A crypto chief explains why investors need to ignore short-term price drops in bitcoin - and says innovation will always be way ahead of regulation
- Investors shouldn't pay much attention to the short-term drops in the value of
bitcoin, MoonPay's CEO said.
- It's normal for regulation to be a couple steps behind financial innovation, Ivan Soto-Wright said.
- Further waves of retail adoption will allow
cryptocurrenciesto have everyday use cases, he predicted.
"Bitcoin is one of the best performing asset classes if you look at the last five years," he told Insider in an interview. "So when you take the long-term horizon, you don't look day-to-day or month-to-month."
Bitcoin has rebounded to trade near $40,000 after three consecutive months of losses that were driven by a host of worldwide crackdowns on crypto trading and mining. Experts across the digital asset space called China's crackdown the largest sovereign assault on the asset class since its inception, a report from Galaxy Digital showed.
It's gained 34% in value so far this year, and is 107% higher in the last 12 months.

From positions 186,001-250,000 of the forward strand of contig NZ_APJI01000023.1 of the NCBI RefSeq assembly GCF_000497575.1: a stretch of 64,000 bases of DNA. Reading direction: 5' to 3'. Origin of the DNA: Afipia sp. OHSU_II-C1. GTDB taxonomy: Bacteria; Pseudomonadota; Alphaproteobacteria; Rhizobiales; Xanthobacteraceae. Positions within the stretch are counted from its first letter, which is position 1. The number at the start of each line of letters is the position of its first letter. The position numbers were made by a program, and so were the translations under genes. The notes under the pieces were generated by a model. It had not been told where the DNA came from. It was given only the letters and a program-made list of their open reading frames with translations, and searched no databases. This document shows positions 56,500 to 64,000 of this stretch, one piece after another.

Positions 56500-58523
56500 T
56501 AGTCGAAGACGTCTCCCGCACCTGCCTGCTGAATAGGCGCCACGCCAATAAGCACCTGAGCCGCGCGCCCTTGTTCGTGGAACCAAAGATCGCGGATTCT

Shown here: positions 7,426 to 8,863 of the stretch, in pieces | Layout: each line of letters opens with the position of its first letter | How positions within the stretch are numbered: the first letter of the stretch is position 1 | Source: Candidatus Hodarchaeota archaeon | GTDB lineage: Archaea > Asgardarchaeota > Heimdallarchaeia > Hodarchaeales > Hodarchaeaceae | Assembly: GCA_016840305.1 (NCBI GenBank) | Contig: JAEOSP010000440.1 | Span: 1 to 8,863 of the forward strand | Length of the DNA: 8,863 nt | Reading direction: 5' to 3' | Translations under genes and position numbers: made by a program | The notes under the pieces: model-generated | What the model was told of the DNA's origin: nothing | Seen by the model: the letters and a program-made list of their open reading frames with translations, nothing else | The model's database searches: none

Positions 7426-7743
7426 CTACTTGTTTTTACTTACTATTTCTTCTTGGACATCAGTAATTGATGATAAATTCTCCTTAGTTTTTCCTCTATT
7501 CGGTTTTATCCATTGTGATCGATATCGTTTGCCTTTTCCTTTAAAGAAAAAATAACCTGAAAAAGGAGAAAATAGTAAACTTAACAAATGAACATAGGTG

Soto-Wright, who launched MoonPay in March 2019, got excited about cryptocurrencies after his friend wrote a thesis on bitcoin during college, making him see the potential of financial inclusion for both the banked and the un-banked.
He said it's only expected for regulators to take their time in making sure customers are safeguarded, and for crypto-focused companies to find the right balance between financial innovation and customer protection.
"The great thing that will make the industry thrive in the long term is having clarity over what those rules are in different parts of the world," he said. "Regulators are always a couple steps behind the financial innovation component, and that's where some of the friction arises."
Soto-Wright spoke about ethereum's growing efficiency, and how blockchain technologists are committed to scaling digital assets through improvements and upgrades to base protocols.
He said crypto skeptics are right in that digital assets cannot be used to buy something as simple as coffee, but waves of adoption are yet to come in and allow for scaling to everyday use cases.
But as more people enter the crypto-economy, it will progress and become less expensive to make transactions, just like telephonic communication evolved from pricey long-distance phone calls, to free video-conferencing over the likes of Skype and Zoom, Soto-Wright said.
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